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Attested since the 1830s in American English, a jocular mock-Latin word.[1] Blend of abscond +‎ squat +‎ perambulate, as ab- (away (from)) (as in abscond) + squat + *-ulate (as in perambulate, properly -ate), hence meaning “get up (from a squat) and depart (quickly)”.[1][2] The middle portion was perhaps influenced by -le ((frequentative)) and the dialectal term squattle (depart); compare contemporary skedaddle.


  • IPA(key): /æb.ˈskwɑt͡ʃ.ʊ.leɪt/, /æbz.ˈkwɑt͡ʃ.ʊ.leɪt/, /æbz.ˈkwɑt͡ʃ.ə.leɪt/
  • (file)


absquatulate (third-person singular simple present absquatulates, present participle absquatulating, simple past and past participle absquatulated)

  1. (intransitive, slang) To leave quickly or in a hurry; to depart, flee. [from 19th c.][3]
    • 1840 January 9, “The President's Message, No. 2”, in Lincoln Telegraph, volume IV, number 41, Bath, Maine, page 3:
      Even within the past year, several Land Officers and keepers of public monies--the Collector of New Orleans and Plattsburg--the Post Masters of Mobile and Worcester have made serious and prominent additions to the long catalogue of absquatulating defaulters.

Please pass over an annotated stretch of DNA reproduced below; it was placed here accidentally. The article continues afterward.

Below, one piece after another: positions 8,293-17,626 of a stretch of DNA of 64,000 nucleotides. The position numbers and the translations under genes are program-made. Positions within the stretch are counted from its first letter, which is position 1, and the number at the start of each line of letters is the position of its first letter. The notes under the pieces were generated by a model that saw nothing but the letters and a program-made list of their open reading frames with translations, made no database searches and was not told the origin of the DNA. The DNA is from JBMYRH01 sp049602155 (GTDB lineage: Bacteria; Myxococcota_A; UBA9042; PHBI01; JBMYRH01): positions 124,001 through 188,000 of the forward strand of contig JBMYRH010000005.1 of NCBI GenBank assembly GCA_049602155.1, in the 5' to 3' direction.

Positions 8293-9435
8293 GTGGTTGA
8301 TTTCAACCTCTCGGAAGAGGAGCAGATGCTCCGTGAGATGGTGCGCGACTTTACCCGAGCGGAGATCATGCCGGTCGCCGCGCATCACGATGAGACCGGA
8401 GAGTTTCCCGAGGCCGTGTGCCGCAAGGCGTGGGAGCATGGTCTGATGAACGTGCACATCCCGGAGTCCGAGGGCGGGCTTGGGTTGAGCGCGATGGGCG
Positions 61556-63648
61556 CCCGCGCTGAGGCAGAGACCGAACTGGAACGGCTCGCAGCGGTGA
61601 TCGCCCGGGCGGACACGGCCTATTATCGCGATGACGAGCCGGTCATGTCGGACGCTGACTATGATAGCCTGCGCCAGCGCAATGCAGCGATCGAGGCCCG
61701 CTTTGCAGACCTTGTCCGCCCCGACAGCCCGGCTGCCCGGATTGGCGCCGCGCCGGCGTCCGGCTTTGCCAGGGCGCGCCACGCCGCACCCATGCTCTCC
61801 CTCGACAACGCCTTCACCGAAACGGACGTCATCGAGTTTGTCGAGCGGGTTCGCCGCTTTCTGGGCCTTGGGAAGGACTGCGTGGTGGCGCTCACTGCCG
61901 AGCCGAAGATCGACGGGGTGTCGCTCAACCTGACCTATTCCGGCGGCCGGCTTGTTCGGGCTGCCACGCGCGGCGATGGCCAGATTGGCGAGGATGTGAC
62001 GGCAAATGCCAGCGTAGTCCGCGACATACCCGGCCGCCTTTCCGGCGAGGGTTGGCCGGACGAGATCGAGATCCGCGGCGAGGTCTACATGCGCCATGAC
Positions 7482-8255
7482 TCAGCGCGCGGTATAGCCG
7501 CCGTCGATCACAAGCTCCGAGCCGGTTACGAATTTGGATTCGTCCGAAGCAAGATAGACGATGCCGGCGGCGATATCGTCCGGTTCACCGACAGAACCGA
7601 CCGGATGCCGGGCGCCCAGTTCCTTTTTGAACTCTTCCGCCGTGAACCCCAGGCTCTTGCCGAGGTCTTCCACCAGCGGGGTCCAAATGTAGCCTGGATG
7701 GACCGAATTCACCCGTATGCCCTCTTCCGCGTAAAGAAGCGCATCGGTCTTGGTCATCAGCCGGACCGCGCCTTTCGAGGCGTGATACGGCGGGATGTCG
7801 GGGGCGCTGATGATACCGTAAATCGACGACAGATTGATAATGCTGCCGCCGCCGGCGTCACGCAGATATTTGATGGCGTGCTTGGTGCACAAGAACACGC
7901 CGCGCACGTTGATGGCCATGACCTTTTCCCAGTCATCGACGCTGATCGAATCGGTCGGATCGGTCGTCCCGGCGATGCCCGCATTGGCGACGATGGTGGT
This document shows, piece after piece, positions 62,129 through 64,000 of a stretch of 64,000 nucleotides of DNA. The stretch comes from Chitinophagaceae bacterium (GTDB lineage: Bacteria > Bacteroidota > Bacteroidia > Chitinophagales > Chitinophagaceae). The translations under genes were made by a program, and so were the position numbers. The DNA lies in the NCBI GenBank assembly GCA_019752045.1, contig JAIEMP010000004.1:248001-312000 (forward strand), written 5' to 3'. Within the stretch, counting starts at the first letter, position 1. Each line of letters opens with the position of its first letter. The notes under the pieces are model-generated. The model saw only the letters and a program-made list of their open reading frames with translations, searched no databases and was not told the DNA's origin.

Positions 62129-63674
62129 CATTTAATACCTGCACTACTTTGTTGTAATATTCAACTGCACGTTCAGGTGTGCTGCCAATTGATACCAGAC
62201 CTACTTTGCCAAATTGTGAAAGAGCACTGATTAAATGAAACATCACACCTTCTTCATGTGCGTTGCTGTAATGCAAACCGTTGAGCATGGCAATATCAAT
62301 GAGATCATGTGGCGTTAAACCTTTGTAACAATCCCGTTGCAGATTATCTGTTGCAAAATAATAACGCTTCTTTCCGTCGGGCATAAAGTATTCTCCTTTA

• 1910, H. G. Wells, The history of Mr. Polly:
      " [] Now I see you again—I’m satisfied. I’m satisfied completely. See? I’m going to absquatulate, see? Hey Presto right away.”
      He turned to his tea for a moment, finished his cup noisily, stood up.
  2. (intransitive, slang) to abscond.


Derived terms[edit]


See also[edit]


  1. 1.0 1.1 Michael Quinion (3 August 2002), “Absquatulate”, in World Wide Words.
  2. ^ New Orleans Weekly Picayune, December 1839
  3. ^ Lesley Brown, editor-in-chief; William R. Trumble and Angus Stevenson, editors (2002), “absquatulate”, in The Shorter Oxford English Dictionary on Historical Principles, 5th edition, Oxford; New York, N.Y.: Oxford University Press, →ISBN, page 9.

Further reading[edit]